Noise when I talk or swallow -like snapping or ticking from muscles in the vicinity of my ears. It hurts as well. Eustachian tubes are fine I was tested, no TMJ pain when chew/yawn.

Its OK. Crepitus refers to joint noises, such as popping and cracking in the joints as tmj. It can be quite disturbing & cause concern, particularly if it shows up suddenly. In most cases, these noises are not indicative of any underlying problem. Most joint crepitus, cracking and popping usually has a 'bark that is worse than its bite.' there is likely no concern. If any pain arises see a prosthodontist.
Might be TMJ noise. Might be TMJ noise. See TMJ expert for diagnosis. Any dentist can be a TMJ expert with the proper training and experience. Most commonly, oral surgeons, prosthodontists, and orofacial pain specialists. Ask your MD, your dentist and your dental society for referrals.
Crepetus. Could be TMJ problem where the cartilagenous disk in the joint is beginning to break down. Have your dentist check your occlusion. Malocclusion can cause joint damage. Also check w ENT specialist.
TMJoint symptoms. You need to have the muscles around your tm joint evaluated if they are strained or sore that is the problem many times people think they are having ear pain but it turns out to be tmjoint.

Related Questions

Noise when I talk or swallow -like snapping or ticking from muscles in the vicinity of my ears. It hurts as well. Eustachian tubes are fine I was tested, no TMJ pain when chew/yawn.

Jaw noise. It is most likely a dislocation of the disc in your jaw. It is not always painful but TMJ problems have an association to eustation tube dysfunction. If you feel a pop on opening and a clunk on closing then it is most likely a disc displacement. Many TMJ patients complain of fullness in the ears. You may think about seeing a TMJ dentist for evaluation. Read more...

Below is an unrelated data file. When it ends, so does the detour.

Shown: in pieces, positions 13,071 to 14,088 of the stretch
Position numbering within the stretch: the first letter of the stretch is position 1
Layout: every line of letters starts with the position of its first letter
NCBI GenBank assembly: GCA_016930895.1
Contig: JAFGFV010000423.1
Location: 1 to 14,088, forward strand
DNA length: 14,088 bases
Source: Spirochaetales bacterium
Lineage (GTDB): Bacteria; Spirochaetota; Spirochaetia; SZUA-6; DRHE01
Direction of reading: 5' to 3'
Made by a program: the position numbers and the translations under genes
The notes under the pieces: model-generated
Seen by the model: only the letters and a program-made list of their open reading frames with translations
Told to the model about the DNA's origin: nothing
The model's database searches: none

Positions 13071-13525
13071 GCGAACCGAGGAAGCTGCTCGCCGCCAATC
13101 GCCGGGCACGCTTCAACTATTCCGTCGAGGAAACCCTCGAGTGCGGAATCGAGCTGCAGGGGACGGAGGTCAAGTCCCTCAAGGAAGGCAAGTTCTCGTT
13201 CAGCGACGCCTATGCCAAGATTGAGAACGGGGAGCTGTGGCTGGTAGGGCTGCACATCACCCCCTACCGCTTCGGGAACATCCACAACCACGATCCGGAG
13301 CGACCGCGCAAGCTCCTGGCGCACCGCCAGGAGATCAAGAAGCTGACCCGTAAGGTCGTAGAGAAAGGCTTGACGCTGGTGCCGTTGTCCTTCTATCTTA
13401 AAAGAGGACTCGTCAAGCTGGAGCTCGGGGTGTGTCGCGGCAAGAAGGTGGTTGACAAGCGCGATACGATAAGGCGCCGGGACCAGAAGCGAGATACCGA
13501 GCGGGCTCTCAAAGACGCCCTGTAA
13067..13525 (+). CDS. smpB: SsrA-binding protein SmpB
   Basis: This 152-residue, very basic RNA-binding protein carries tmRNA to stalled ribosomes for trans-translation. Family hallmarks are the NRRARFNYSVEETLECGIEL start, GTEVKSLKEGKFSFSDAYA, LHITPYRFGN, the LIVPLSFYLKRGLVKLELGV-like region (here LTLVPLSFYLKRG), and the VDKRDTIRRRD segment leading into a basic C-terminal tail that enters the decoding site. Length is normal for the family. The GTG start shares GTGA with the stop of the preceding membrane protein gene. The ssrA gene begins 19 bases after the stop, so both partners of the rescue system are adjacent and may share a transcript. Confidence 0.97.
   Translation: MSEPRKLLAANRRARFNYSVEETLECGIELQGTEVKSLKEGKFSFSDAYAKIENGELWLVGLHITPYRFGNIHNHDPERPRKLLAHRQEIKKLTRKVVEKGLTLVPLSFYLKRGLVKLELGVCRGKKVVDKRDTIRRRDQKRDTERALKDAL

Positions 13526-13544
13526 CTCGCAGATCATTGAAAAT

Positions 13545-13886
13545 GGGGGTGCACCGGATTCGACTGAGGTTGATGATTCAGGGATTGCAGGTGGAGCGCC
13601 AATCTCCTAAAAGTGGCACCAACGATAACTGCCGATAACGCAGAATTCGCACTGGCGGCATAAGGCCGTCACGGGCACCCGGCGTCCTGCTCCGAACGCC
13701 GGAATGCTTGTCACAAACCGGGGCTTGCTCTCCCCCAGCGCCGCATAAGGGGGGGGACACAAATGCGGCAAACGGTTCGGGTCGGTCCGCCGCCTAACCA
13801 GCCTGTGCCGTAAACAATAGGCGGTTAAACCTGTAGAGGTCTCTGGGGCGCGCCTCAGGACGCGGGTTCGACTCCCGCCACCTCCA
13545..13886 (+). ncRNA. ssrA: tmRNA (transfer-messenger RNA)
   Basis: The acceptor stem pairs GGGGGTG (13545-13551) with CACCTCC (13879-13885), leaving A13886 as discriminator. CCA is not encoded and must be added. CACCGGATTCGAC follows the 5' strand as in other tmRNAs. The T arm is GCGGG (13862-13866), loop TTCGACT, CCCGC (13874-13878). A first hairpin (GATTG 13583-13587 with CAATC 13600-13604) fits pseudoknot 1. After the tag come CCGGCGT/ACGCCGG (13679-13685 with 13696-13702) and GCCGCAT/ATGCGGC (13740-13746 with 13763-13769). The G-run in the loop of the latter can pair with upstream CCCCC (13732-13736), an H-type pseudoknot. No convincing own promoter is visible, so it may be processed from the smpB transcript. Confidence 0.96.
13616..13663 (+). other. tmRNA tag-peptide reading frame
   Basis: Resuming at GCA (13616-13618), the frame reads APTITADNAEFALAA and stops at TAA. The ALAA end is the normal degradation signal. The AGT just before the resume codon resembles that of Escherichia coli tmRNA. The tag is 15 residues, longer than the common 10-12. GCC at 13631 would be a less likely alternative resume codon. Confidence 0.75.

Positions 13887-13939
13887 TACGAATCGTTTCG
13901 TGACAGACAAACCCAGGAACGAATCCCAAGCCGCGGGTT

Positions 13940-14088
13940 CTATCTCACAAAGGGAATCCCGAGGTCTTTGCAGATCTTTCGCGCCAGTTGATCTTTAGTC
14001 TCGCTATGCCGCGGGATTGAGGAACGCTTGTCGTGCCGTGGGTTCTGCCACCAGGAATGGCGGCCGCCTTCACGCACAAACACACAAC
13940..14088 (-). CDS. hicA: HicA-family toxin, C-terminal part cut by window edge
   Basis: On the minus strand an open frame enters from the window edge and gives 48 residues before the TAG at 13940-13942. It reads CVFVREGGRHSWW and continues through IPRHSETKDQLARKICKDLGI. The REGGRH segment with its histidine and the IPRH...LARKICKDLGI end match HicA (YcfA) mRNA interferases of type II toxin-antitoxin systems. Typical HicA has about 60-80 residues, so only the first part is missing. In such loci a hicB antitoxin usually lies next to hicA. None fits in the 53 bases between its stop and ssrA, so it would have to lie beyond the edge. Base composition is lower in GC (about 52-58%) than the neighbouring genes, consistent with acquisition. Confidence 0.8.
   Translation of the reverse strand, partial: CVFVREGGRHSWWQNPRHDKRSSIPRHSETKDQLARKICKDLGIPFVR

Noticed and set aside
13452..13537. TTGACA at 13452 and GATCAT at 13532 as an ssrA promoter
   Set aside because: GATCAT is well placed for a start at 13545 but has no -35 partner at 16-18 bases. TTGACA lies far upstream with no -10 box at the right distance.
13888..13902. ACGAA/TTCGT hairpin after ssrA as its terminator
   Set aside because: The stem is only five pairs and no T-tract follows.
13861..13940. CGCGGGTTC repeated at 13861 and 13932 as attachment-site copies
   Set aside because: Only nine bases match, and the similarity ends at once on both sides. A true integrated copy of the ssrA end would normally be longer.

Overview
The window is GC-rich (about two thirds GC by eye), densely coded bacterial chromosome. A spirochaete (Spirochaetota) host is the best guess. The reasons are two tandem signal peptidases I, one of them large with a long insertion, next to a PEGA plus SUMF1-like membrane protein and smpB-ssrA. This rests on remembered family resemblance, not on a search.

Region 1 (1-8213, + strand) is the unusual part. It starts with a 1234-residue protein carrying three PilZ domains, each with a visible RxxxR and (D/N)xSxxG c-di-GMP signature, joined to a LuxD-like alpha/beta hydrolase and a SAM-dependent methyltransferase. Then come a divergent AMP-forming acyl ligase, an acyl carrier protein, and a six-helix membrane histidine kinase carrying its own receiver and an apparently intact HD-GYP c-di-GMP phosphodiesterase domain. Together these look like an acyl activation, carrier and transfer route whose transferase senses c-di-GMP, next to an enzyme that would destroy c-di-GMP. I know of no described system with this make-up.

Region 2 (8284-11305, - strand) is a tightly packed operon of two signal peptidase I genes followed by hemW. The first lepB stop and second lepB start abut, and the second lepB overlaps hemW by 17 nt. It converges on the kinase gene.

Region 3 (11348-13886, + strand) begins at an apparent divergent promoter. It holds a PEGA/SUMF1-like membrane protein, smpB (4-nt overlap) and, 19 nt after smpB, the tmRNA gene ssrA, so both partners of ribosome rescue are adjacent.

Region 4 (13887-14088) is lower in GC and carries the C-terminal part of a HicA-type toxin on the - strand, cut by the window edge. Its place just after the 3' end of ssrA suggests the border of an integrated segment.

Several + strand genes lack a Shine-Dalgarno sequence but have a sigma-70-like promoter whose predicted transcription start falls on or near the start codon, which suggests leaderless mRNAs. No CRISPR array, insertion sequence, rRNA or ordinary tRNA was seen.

Noise when swallowin. The noise you are hearing may be due to a slight dislocation of the disc in the tmj. The absence of pain is good and this may not become a problem. I would still recommend that you see a dentist that treats tmd to properly diagnosis the problem and determine if the disc location will be a problem in the future. Read more...
Ear noise. May also be spasm of middle ear muscles which can also be triggered by swallowing. Read more...
Cause??? You need to have an evaluation and diagnosis, including x-rays and possibly a mri. The cause of your problem is significant and how long you have been noticing the pop. It may be the articular disk that is displaced forward. Need to have more research. Let a specialist spend time with you, explain and give you options. Read more...
Sounds like tmj. Sounds like TMJ. See TMD expert. Any dentist can be a TMJ expert with the proper training and experience. Most commonly, oral surgeons, prosthodontists, and orofacial pain specialists. Ask your MD, your dentist and your dental society for referrals. Read more...

I have allergy induced ETD. My ears snap and pop when I yawn or swallow. Once my allergies clear how long before my Eustachian tubes normalize?

3 or more. There is no clear timeframe on when your eustschian tube function will fully return after your allergy symptoms have resolved. In general it can take up to 3 months or more for eustschian tube dysfunction to fully return. Depending on your level of discomfort, your otolaryngologist can have you try some medications to try to hasten your recovery . Read more...

The ringing in my ear stops when I swallow can that be TMJ? . Or is it just a problem with Eustachian tube? .

TMJ. TMJ where the head of the mandible exerts pressure on the ear can be a cause of tinnitus. If so, check to see if you open your mouth exactly in midline - draw a vertical line on the mirror. If not perfectly straight, practice relaxing jaw so it opens midline. Practice relaxing your jaw so it opens "straight." See my book, "Stressed? Anxiety? Your Cure is in the Mirror" for more information. Read more...

Can saliva get into your eustachian tubes? It feels like every time I swallow saliva gets in my ears.

See ENT or OFP. Saliva does not ordinarily get into the Eustachian tube because of the way it's anatomically structured and positioned. It's located on the top of the nasopharynx. See ENT to rule out any secondary pathology or Orofacial Pain Specialist to rule out TMJ dysfunction. Hope it helps. Read more...